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Top chef and environmental prize winner future-proofs farms and kitchens in Asia and the Pacific

Twenty-year-old top chef Louise Mabulo, and founder of the Cacao Project and Culinary Lounge — a laid back farm-to-table kitchen studio — is joint-winner of the Young Champions of the Earth Prize for Asia and the Pacific. 

As world leaders gather at the UN Headquarters in New York for the Climate Action Summit and General Assembly in the coming days, climate and the environment will be at the forefront of discussions. Youth around the world are already taking action, because there is no time to lose. 

Mabulo’s solution, the Cacao Project, has trained over 200 farmers in agroforestry techniques, planting more than 70,000 trees across 70 hectares of land and restoring land devastated during Typhoon Ngoc Ten of 2016. She has also established a Culinary Lounge to source high-value ingredients from local farmers and encourage home-grown food.

After witnessing the devastating impact of Typhoon Nock Ten in 2016, which destroyed 80 per cent of agricultural land in her area, Mabulo observed that many cocoa trees remained standing. 

“I had never imagined that the Typhoon could cause such wide-scale devastation,” said Mabulo. “At the same time, I had noticed that farming is often associated with poverty. I am dedicated to fight that stigma, to bring value to the community and restore biodiversity.”

Since the Philippines is one of the most typhoon- and cyclone-prone countries in the world, Mabulo had the idea of making high-value and climate-resilient cocoa available to farmers to bring them income in the wake of such disasters, while weather-proofing their farms in the long-term.

Inger Andersen, Executive Director of the UN Environment Programme (UNEP), said: “Building resilience in a climate changing world is critical to helping communities weather the challenges of extreme weather events. And in doing so, we can create jobs, build more livable cities, and improve the well-being of the world’s most vulnerable, making sure no one is left behind.”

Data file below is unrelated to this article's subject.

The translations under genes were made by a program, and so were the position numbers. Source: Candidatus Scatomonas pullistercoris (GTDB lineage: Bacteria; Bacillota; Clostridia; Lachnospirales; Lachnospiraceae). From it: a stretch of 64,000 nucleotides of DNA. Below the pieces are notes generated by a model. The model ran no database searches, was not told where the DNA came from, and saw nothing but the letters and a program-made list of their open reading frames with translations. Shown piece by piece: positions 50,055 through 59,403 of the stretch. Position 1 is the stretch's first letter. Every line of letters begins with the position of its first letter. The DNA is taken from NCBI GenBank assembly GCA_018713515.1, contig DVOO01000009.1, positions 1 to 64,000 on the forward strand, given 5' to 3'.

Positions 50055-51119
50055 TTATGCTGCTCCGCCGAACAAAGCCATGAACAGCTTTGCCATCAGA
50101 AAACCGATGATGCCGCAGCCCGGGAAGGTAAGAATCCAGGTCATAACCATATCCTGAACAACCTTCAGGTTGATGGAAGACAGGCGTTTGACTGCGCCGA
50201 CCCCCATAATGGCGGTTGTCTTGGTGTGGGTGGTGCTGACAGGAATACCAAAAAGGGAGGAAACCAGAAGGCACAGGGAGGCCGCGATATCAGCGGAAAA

Markus Steilemann, Chief Executive Officer of Covestro, said: “The business world needs fresh thinking and much more of a start-up culture to tackle global environmental challenges, while ensuring our long-term growth. The Young Champions of the Earth can help achieve this and everyone at Covestro is proud to support them. We want to help make the world a brighter place.”

A global jury, made up of Covestro Chief Executive Officer Markus Steilemann, UN Environment Programme’s Deputy Executive Director Joyce Msuya, VICE News Tonight’s science and climate change correspondent Arielle Duhaime-Ross, UN Secretary-General’s Envoy on Youth Jayathma Wickramanayake and Kathy Calvin, President and Chief Executive Officer of the United Nations Foundation, selected the winners among 35 regional finalists from over 1,000 applicants. 

Over the next year, the creative, innovative and impactful initiatives of the winners will be documented on social media, through regular news updates and video blogs. Sign up and follow their journey here

The prestigious Young Champions of the Earth prize, powered by Covestro, is awarded every year by UN Environment Programme to young environmentalists between the ages of 18 and 30, for their outstanding ideas to protect the environment. 

Louise is one of seven winners from Africa, North America, Latin America and the Caribbean, Asia and the Pacific, Europe and West Asia. The winners will receive their award during the Champions of the Earth Ceremony in New York City on 26 September, coinciding with the annual United Nations General Assembly meeting and the Climate Action Summit.

Read original realise here.

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